I Don't Understand How Flushing Sediment Can Work?

Discussion in 'Water Heaters and Softeners' started by CluessHomeowner23, Mar 22, 2019.

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  1. Mar 22, 2019 #1

    CluessHomeowner23

    CluessHomeowner23

    CluessHomeowner23

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    I have a very hard water and hot water tank that is filled with sediment. It's very loud whenever it heats the water (sounds like small bombs). I've followed the instructions on the web to drain and flush it and while a few specs of rock-like gunk came out....when I fire it all back up....it is as bad as it ever was.

    Can someone help me understand how this is supposed to work?

    This rock like stuff doesn't float. It's heavier than water, right? So how would filling up the tank with some cold water and opening the valve get them out?
     
  2. Mar 22, 2019 #2

    voletl

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    flushing a water heater only works when you do it consistently every year when you let it build up to your situation it does absolutely nothing
     
  3. Mar 22, 2019 #3

    CluessHomeowner23

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    Thank you voletl!

    That certainly matches what I'm seeing. I don't know when the hot water tank was installed, and it wasn't something we caught during the home inspection (we turned on the hot water, it was hot, we figured it was all good - but we didn't use enough hot water to hear the loud 'rumbling' noises it makes).

    Can you tell me, is there anything else I can do that would save me the cost of a new water heater?
     
  4. Mar 22, 2019 #4

    voletl

    voletl

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    There are other methods to flush like taking a garden hose and running water into the tank from the drain but even that I've seen ehhhh results
     
  5. Mar 22, 2019 #5

    CT18

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    Drain the tank. Then open the cold supply back up and see if it will stir up what is sitting on the bottom below the center of the drain line.
     
  6. Mar 28, 2019 #6

    ExtraMilePlumbing

    ExtraMilePlumbing

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    Also make sure its not a condensation sound(vent contensation driping on burner makes loud banging sound)also corroted or mismoved flue baffle intank makes noise
     
  7. Mar 29, 2019 #7

    frodo

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    All good suggestions above

    This is my method.
    drain the water heater, remove the plastic drain valve and throw away
    w_h_drain.png
    while you have the plastic valve removed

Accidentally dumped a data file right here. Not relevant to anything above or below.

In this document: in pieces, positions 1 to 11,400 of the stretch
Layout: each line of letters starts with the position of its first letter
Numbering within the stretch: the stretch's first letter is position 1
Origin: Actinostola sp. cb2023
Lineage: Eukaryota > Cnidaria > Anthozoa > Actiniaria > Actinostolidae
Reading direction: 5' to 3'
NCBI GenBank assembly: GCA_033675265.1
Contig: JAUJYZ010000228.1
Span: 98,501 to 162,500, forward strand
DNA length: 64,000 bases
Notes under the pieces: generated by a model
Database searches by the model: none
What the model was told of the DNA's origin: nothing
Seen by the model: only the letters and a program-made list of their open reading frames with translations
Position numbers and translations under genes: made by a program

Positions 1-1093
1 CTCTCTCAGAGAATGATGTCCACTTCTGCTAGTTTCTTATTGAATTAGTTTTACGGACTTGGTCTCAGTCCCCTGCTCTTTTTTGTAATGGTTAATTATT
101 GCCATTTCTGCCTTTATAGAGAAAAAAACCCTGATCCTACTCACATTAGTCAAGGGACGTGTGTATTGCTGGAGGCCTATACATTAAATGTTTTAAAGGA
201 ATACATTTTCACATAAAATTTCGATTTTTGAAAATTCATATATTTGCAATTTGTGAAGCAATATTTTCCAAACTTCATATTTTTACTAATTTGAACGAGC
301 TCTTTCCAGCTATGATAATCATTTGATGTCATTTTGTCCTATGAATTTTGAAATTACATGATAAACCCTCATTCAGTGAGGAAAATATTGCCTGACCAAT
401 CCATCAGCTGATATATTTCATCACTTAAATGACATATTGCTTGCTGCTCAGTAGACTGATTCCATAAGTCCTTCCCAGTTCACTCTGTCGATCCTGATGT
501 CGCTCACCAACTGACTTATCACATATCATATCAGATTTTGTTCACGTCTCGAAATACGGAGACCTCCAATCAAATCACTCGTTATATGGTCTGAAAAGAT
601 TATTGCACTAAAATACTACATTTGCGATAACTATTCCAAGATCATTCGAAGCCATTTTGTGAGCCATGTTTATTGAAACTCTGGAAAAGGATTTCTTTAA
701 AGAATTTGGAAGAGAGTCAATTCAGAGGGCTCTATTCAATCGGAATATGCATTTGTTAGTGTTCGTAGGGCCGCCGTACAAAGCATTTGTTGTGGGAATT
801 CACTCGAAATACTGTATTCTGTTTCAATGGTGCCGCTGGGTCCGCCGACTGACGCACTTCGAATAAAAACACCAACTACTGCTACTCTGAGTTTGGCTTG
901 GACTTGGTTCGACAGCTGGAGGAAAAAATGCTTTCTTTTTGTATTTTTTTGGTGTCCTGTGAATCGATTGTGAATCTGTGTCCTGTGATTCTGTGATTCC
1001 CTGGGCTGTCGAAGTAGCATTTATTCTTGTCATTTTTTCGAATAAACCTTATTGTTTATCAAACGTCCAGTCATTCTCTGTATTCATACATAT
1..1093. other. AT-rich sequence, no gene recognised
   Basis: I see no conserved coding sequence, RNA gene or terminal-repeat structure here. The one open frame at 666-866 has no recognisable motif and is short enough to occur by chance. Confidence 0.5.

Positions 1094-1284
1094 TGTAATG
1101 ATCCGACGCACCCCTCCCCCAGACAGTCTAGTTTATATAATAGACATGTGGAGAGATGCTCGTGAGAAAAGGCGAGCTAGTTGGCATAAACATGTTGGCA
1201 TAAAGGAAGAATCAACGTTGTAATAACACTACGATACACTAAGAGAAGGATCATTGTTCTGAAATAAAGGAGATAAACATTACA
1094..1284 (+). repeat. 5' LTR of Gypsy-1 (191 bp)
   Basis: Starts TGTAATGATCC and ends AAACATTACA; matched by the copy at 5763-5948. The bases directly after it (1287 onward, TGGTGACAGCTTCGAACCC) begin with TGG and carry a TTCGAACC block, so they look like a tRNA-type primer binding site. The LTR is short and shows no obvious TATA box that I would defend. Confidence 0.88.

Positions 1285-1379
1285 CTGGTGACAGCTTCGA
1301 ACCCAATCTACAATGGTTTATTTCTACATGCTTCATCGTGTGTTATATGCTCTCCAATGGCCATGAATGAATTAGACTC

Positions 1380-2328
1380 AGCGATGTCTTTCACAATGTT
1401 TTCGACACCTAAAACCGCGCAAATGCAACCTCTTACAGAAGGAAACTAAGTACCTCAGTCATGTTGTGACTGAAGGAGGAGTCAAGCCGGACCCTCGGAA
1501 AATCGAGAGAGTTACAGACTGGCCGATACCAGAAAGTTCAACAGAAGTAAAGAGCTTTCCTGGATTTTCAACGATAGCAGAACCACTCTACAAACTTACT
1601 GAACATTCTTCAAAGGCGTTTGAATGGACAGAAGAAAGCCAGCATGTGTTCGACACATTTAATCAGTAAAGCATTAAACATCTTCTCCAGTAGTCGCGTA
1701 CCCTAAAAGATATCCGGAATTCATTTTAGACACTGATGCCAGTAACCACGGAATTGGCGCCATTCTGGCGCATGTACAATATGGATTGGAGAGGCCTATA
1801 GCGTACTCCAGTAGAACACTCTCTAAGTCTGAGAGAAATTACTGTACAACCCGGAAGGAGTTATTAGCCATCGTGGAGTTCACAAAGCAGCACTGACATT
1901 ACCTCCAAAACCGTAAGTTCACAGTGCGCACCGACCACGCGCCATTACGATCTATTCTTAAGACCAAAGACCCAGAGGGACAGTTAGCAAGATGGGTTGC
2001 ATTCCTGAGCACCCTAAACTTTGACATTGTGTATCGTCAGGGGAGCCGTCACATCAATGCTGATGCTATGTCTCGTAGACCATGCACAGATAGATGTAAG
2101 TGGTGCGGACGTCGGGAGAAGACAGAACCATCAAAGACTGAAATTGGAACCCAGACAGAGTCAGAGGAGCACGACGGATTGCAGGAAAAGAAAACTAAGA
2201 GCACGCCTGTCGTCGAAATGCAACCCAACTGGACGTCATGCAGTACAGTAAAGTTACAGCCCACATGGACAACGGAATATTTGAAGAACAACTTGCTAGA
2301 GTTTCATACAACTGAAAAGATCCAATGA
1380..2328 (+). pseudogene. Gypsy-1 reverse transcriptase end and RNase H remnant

take a 3'8'' pipe or rod stick in the hole
    and vigorously scrap the bottom / sides of tank

    replace with a 3/4 x 4 '' brass nipple and a 3/4'' brass ball valve with hose connection

    brass_nipple.png brass_ball_valve.png

    After replacing the valve, and rodding the sediment
    fill the tank with water and then empty the tank completely
    remove nipple, re rod tank
    flush
    you should see lots of stuff draining out the hose
     
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  8. Mar 29, 2019 #8

    chiraldude

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    I remember some manufacturers used to sell water heaters with a mechanism inside where the water inlet would rotate and supposedly stir up the sediment to keep it from building up.
    Was that a gimmick that never worked? Does anyone still make them?
     
  9. Mar 29, 2019 #9

    frodo

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    never heard of it
     
  10. Mar 30, 2019 #10

    MASTRPLUMB

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    Check "STATE" Water Heaters, and "BRADFORD WHITE" Hydrojet
     
  11. Mar 30, 2019 #11

    Mikey

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    When I replaced a WH in a previous home, I cut it open just to see what was inside. I wish I had taken pictures, but that was in pre-cellphone days. Anyway, there was a solid buildup of rusty cement-like silt about 18" deep, which encased the lower element (bad!). I've been pretty careful to drain subsequent WHs at least annually. I don't drain them to empty, but I leave the incoming water on (to maintain pressure), fully open the ball valve on the drain (see Frodo's post #7 above) and drain a gallon or so at a time into a white bucket to see what I've got. When the bucket stays clean, I'm done. On well water, it took a few shots, even when I upped the schedule to twice a year. On city water now, I haven't had to drain more than a couple gallons a year to come up clean.
     
  12. Mar 30, 2019 #12

    frodo

    frodo

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    Just call me Macgyver Professional Supporting Member

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    Water heaters never die, they just change occupations

    water_heater_smoker.png
     
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